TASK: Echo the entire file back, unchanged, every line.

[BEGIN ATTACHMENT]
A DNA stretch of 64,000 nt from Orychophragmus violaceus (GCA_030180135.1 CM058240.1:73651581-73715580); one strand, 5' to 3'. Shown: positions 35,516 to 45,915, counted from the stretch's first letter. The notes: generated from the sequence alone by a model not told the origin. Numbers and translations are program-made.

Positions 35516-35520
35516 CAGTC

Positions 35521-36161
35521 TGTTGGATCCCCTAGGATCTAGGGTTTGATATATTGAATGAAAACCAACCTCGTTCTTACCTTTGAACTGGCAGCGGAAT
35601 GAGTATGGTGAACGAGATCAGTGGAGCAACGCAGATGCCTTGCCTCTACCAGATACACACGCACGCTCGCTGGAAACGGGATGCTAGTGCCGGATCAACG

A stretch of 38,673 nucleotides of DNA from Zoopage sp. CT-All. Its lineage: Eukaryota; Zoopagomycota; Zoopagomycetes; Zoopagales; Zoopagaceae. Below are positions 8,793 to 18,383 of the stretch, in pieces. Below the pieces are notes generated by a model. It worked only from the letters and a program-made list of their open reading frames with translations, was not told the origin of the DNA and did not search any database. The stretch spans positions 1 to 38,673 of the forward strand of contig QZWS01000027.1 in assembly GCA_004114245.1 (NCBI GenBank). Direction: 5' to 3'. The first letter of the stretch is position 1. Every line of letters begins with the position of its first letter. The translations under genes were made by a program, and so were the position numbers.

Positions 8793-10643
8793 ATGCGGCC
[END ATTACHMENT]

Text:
A DNA stretch of 64,000 nt from Orychophragmus violaceus (GCA_030180135.1 CM058240.1:73651581-73715580); one strand, 5' to 3'. Shown: positions 35,516 to 45,915, counted from the stretch's first letter. The notes: generated from the sequence alone by a model not told the origin. Numbers and translations are program-made.

Positions 35516-35520
35516 CAGTC

Positions 35521-36161
35521 TGTTGGATCCCCTAGGATCTAGGGTTTGATATATTGAATGAAAACCAACCTCGTTCTTACCTTTGAACTGGCAGCGGAAT
35601 GAGTATGGTGAACGAGATCAGTGGAGCAACGCAGATGCCTTGCCTCTACCAGATACACACGCACGCTCGCTGGAAACGGGATGCTAGTGCCGGATCAACG

A stretch of 38,673 nucleotides of DNA from Zoopage sp. CT-All. Its lineage: Eukaryota; Zoopagomycota; Zoopagomycetes; Zoopagales; Zoopagaceae. Below are positions 8,793 to 18,383 of the stretch, in pieces. Below the pieces are notes generated by a model. It worked only from the letters and a program-made list of their open reading frames with translations, was not told the origin of the DNA and did not search any database. The stretch spans positions 1 to 38,673 of the forward strand of contig QZWS01000027.1 in assembly GCA_004114245.1 (NCBI GenBank). Direction: 5' to 3'. The first letter of the stretch is position 1. Every line of letters begins with the position of its first letter. The translations under genes were made by a program, and so were the position numbers.

Positions 8793-10643
8793 ATGCGGCC